Tracking pipfruit Black spot fungicide sensitivity
A commitment to product stewardship underpins the participation of Syngenta in a comprehensive Black spot sensitivity survey carried out by Plant and Food New Zealand on behalf of NZ Apples and Pears Incorporated (NZAPI) and other agrichemical suppliers.
The survey took place during the 2020-21 and 2021-22 growing seasons in pipfruit orchards across Hawke's Bay, Otago, Gisborne and Tasman.
Paul Hassan, Technical Services Lead for Syngenta, explains: “The survey’s goal was to carefully monitor Black spot populations for any shifts towards insensitivity against the products being tested, so resistance management strategies can be changed proactively to preserve the usefulness of these products into the future."
“The most powerful products in a typical Black spot fungicide programme are single site inhibitors. Over time, these are at risk to causing a loss of sensitivity in Black spot populations, potentially leading to a loss of field control.”
Regional samples were tested for their sensitivity to fungicides from four different Mode of Action groups, including the Syngenta pipfruit fungicides: SEGURIS® Flexi (Group 7), SCORE® WG (Group 3), TOPAS® (Group 3) and CHORUS® (Group 9).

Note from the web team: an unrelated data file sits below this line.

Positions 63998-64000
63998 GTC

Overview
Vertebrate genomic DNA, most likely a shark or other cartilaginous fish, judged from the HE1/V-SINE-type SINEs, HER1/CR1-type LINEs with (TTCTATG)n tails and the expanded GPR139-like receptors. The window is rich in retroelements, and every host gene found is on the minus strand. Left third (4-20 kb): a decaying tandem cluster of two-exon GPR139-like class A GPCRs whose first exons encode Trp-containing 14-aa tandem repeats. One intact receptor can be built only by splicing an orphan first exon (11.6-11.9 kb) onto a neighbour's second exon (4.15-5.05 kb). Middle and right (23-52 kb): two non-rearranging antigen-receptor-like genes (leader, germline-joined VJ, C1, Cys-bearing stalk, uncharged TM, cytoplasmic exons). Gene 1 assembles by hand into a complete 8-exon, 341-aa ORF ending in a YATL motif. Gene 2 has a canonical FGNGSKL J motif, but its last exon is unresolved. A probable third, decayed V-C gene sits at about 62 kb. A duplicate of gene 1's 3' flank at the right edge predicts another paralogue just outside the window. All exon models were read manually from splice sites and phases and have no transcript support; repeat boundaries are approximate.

Generally, the Black spot populations tested were found to be moderately or highly sensitive to the Syngenta products tested.
“It’s excellent to see our fungicides still working effectively to help growers control Black spot,” says Paul. “However, growers should be aware that resistance to cyprodinil (CHORUS®) in Tasman was confirmed and there tended to be lower sensitivity to penconazole (TOPAS®) than difenoconazole (SCORE® WG) in all regions."
“This is good news for growers who can continue to use these products with high confidence that they help control Black spot to a commercially acceptable standard.”
Paul says the results highlight growers’ efforts to maintain strict discipline in their Black spot management programmes by rotating Mode of Action groups and following label guidelines for product use.
“The results also show that the resistance management strategy that NZAPI and Plant and Food Research have devised for ‘at risk’ fungicides is working well."
“Across the pipfruit sector, our ongoing adherence to best practice resistance management rules are vital to ensure these fungicides stay available to protect crops from Black spot.”